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It’s hard to believe that Stephen Schwartz’s Broadway musical Wicked has been staged worldwide for over 15 years now. This enchanting, alternative telling of the 1939 film seems to have the Midas touch, turning every theatre it touches into theatrical gold. Despite the show’s unprecedented success, it wasn’t always so ‘popular’ amongst the critics. Did you know that this Ozian musical was actually off to a rocky start during its previews on Broadway and had to be revamped for three whole months? That’s not the only fact that may come as a surprise. Check out our list for the top 10 facts that you may not have known about Wicked.

What happens when the giving tree gives too much to the new generation? What, then, does the future hold for them? Will the inheritance of their forebears rule their lives? What does the current generation owe to their successors? These are among the many questions that Matthew Lopez’s brilliant play The Inheritance seeks to answer. Fresh from its sell-out run at the Young Vic, this two-part epic directed by Tony Award-winning Stephen Daldry is heading to the Noel Coward Theatre next month! Read our guide for everything you need to know about The Inheritance below!

Marianne Oldham is a highly prolific and talented stage and television actress currently starring in the Old Vic production of A Monster Calls, which is adapted by Sally Cookson from Patrick Ness’s gut-wrenching novel of the same name. Oldham is perhaps best known for starring as Rosalie Berwick in the BBC television series The Crimson Field, a British drama set during World War I at a fictional field hospital in France. She has also starred as Mary in The Living and the Dead and Stella Levy in A Very English Scandal.  As far as theatre is concerned, she enjoys the classics, having played in Shakespeare’s Hamlet and Chekhov’s Uncle Vanya just to name a few. With less than one month left for A Monster Calls, we were happy to check in with Marianne Oldham to see how everything is going. See below for our rapid-fire Q&A session.

‘You took the words right out of my mouth!’ The producers of Jim Steinman’s Bat Out of Hell – The Musical have announced five special performances during which audiences are invited to sing along with the cast! Don’t know the words? A surtitle screen will be provided!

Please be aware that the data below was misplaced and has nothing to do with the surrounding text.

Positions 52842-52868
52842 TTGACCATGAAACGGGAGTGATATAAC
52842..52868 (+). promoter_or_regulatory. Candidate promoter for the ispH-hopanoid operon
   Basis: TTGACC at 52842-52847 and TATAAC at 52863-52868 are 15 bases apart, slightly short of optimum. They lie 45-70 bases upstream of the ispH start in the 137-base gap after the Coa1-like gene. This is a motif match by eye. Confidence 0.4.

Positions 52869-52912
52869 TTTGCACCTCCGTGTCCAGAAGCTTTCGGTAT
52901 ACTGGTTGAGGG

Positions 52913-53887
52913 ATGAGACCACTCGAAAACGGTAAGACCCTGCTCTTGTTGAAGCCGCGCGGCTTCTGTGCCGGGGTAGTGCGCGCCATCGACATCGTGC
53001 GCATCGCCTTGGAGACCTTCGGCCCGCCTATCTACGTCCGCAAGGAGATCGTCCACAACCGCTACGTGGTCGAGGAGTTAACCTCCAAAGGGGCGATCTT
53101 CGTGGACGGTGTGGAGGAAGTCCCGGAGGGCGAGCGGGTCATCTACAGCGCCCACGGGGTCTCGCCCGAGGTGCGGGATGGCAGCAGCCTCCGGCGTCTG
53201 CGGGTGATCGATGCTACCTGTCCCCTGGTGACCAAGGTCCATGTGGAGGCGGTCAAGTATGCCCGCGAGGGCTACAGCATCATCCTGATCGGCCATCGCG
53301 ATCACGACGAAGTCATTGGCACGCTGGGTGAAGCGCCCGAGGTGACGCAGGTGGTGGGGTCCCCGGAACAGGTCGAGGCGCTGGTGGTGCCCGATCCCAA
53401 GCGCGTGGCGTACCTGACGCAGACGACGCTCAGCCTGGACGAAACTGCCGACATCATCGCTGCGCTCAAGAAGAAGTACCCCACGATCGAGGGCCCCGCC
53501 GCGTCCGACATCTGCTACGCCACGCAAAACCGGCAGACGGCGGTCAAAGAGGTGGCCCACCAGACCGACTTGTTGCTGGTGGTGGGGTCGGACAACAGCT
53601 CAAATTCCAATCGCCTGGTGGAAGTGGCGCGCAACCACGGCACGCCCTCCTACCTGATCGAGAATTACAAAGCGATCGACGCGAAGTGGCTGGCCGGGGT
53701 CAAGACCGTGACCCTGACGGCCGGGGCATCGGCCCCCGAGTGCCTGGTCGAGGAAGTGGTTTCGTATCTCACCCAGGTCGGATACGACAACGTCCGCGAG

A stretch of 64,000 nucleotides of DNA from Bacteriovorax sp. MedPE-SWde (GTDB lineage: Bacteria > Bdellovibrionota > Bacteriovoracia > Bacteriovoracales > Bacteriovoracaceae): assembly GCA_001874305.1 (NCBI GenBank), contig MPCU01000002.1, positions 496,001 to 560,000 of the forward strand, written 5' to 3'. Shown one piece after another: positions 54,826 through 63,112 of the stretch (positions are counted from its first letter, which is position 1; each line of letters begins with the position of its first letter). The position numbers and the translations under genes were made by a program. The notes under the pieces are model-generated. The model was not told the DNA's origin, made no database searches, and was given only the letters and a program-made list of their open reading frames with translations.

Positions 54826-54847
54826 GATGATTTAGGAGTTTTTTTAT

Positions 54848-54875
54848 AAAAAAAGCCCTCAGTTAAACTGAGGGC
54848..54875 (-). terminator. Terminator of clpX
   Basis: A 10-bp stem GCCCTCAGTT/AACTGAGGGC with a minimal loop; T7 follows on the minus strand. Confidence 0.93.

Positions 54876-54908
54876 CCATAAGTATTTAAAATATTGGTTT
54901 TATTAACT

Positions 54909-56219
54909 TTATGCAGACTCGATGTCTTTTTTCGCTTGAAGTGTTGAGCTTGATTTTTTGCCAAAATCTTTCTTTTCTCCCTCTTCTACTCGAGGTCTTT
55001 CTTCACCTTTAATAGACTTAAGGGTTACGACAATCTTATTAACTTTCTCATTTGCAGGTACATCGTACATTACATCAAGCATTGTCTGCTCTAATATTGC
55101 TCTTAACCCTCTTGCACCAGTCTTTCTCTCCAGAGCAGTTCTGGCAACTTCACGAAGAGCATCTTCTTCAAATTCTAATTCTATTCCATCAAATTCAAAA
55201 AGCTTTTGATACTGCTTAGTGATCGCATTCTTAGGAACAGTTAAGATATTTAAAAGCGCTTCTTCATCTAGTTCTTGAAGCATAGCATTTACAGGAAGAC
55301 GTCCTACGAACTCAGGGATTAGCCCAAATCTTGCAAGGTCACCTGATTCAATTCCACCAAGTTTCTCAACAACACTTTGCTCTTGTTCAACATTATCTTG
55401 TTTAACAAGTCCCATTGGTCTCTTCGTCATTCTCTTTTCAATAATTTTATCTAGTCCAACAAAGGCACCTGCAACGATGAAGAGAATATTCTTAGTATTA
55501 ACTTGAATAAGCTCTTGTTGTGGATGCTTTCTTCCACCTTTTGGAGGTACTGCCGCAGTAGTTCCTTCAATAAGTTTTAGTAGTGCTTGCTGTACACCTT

At first glance, on paper, this show shouldn’t work. It Happened In Key West is based on a controversial topic, and add to the mixture singing and dancing, humour and farce, it has all the ingredients for an interesting night at Charing Cross Theatre. There is an element of Tim Burton-esque macabre and I was interested to see how this show would unfold. What makes this piece and this company all the more special is that they have not ventured too far from the original. It is worth noting this is a true story, with a touching tenderness which translates from the stage to the audience very well.

The London Coliseum is a delightful venue with plush seats and amazing views from basically every seat. Put a live orchestra into the mix and you have the best evening possible ahead of you. Enter The Glenn Miller Story, starring Tommy Steele in the role of the conductor. It has a strong feeling of nostalgia, harking back to the big swing bands of the 30s and 40s.

A bonkers night out with something for everyone – if you’re feeling brave.

‘The Bible is really a trilogy.’ Are you thinking about seeing The Book of Mormon? Did you know that the show’s co-creator, Matt Stone, once called it ‘an atheist’s love letter to religion?’ Read below for an everything-you-need-to-know-guide about ‘God’s favourite musical’ from the creators of South Park.

Undying love is taken to a whole new level in this summer's surprise hit, which stars American actor Wade McCollum. In addition to stage and film acting, McCollum is also a musician and composer. His ear for music certainly brings a bit of zest in It Happened In Key West, with many critics and audiences praising his strong performance as eccentric scientist Carl Tanzler, whose desperation to love and be loved is taken to necrophilic extremes. We were lucky enough to sit down and have a chat with the star of the show himself, Wade McCollum. Read our exclusive Q&A session below.  

Canadian-born actor and singer Tim Howar is set to portray the new Phantom in The Phantom of the Opera at Her Majesty’s Theatre. The show has been running in the West End for an astonishing 33 years.

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